Looking to pick up a new skill, but don’t have the time to do so? Do you want to go back to school but need to take some classes beforehand? Or, do you not want to go to school at all, but are looking to change careers? We’ve got the answer for all those problems: online classes.
They’re shorter than a college semester, they’re typically self-regulated, and they cover just about every skill, topic, or hobby you can possibly imagine.
But with this luxury comes great responsibility—mainly, the task of finding a site that works best for you. Have no fear, we’ve done all the hard work for you and compiled the ultimate list of resources that offer free, cheap, and quality classes right here on the internet.
Now all you have to do is sign up for one!
ALISON has a large range of free, comprehensive classes on financial literacy, personal and soft skills, digital skills, entrepreneurship and then some. It targets all kinds of learners, from professionals and managers to teachers and freelancers.
Udemy has plenty to offer for the learner on a budget, from completely free courses taught by experts, professors, entrepreneurs, and professionals, to frequent discounts and class specials. In addition to classes in tech, business, and marketing, you can also explore options in productivity, health, hobbies, and lifestyle.
If you want to receive a college education without the high cost of tuition, Coursera is the best stop. This website offers amazing courses in all kinds of fields, from professional development to psychology, history, and literature—all created and taught by professors at top institutions nationally and across the globe. Their universities include Princeton, Johns Hopkins, Stanford, and plenty more.
Just like Coursera, edX offers anyone, anywhere the chance to take university classes in various departments—and get certified. Some of their big partners include Harvard, Berkeley, Dartmouth, Georgetown, and the University of Chicago (and that’s not all!).
Udacity focuses on software development, offering free courses in programming, data science, and web development. The website also offers a nanodegree program for individuals who want to master a skillset or pursue a full-time career in tech.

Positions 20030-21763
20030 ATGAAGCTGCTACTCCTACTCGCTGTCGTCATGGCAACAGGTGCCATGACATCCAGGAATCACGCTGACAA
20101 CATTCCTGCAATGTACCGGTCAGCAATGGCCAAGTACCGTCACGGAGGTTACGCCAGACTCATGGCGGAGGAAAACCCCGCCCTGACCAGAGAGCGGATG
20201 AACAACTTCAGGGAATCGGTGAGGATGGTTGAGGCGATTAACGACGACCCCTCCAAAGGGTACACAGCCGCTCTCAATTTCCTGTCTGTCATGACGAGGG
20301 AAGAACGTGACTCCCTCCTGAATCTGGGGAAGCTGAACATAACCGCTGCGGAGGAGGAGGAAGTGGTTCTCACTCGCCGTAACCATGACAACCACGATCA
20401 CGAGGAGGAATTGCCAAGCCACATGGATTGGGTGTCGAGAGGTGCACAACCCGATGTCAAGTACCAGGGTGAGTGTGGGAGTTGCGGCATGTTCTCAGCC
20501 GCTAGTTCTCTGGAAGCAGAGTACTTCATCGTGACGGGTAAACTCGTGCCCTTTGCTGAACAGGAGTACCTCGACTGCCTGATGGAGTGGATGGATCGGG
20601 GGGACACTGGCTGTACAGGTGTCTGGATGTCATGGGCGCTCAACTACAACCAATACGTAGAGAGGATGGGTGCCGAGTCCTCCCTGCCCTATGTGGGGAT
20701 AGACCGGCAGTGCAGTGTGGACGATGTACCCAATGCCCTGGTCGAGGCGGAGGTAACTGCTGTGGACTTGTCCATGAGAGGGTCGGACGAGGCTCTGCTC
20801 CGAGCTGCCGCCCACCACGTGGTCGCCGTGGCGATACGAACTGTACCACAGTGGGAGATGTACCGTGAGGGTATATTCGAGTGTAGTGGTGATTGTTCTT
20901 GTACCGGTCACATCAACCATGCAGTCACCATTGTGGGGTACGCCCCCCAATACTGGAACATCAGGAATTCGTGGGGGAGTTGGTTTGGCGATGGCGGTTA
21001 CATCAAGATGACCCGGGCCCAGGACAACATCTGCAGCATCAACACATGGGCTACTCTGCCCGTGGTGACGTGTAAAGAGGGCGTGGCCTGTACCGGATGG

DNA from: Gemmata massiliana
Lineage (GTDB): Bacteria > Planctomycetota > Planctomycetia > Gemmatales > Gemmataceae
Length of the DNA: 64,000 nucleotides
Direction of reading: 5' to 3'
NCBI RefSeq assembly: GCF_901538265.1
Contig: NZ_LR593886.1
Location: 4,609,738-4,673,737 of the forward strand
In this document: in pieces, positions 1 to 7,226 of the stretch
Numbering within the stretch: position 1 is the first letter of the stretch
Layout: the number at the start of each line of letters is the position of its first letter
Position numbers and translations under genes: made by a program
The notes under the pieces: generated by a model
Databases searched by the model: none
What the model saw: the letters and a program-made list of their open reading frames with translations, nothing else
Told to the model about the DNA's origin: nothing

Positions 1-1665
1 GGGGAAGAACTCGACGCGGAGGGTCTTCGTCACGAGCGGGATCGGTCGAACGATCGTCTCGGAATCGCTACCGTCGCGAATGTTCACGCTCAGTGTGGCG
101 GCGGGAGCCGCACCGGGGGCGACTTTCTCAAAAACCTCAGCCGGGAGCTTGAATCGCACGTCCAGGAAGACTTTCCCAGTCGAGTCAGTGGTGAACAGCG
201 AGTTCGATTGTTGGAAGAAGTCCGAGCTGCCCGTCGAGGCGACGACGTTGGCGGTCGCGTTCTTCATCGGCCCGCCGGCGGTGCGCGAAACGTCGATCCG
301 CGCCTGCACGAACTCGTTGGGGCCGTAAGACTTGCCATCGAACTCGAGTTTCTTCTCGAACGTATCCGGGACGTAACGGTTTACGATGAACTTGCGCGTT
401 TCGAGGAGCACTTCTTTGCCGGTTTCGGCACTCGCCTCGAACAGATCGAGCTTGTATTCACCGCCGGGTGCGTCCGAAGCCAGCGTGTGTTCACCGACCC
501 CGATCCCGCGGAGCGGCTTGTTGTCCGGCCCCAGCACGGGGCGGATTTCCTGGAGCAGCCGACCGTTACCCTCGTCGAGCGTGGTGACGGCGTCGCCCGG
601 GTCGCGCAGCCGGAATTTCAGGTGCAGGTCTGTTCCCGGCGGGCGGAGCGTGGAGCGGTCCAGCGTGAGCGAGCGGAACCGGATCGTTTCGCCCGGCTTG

By subscribing to Lynda, you’ll have access to thousands of courses in business, design, art, education, and tech. And it offers a free 10-day trial so you can test the waters!
Skillshare provides “bite-sized” classes to learners who only have 15 minutes a day. It has over 500 free classes and several thousand premium classes to choose from in topics such as film, writing, tech, lifestyle, and more.
LearnSmart’s orientated toward career development, which is why it’s a great place to learn about IT and security, project management, Office, HR, and business.
After subscribing to Pluralsight (or using its free trial!), you’ll be able to explore classes in software, 3D development, VFX, design, game design, web design, and CAD software.
12. Adobe TV
Not sure how to use Photoshop or InDesign? Don’t worry, Adobe TV will walk you through all its programs with tutorials, manuals, and more.
FutureLearn’s completely free, with classes taught by universities and special organizations. Its big topics are business and management, creative arts, law, health, politics, science, digital skills, sports and leisure, and teaching.
14. Academic Earth
And if you’re looking solely for academic classes, this website is perfect for you. It has courses in the arts, science, humanities, economics, computer science, and more, all for free.
Still don’t know where to start? Try Class Central—it personalizes your class search by asking you from the get-go what you’re interested in learning and from whom. Then, it pairs you with options from Coursera, edX, and other forums to find what best suits your needs, making the process even easier!
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As an Editor for The Muse, Alyse is proud to prove that yes, English majors can change the world. She calls many places home, including Illinois where she grew up and the small town of Hamilton where she attended Colgate University, but she was born to be a New Yorker. In addition to being an avid writer, Alyse loves to dance, both professionally and while waiting for the subway.More from this Author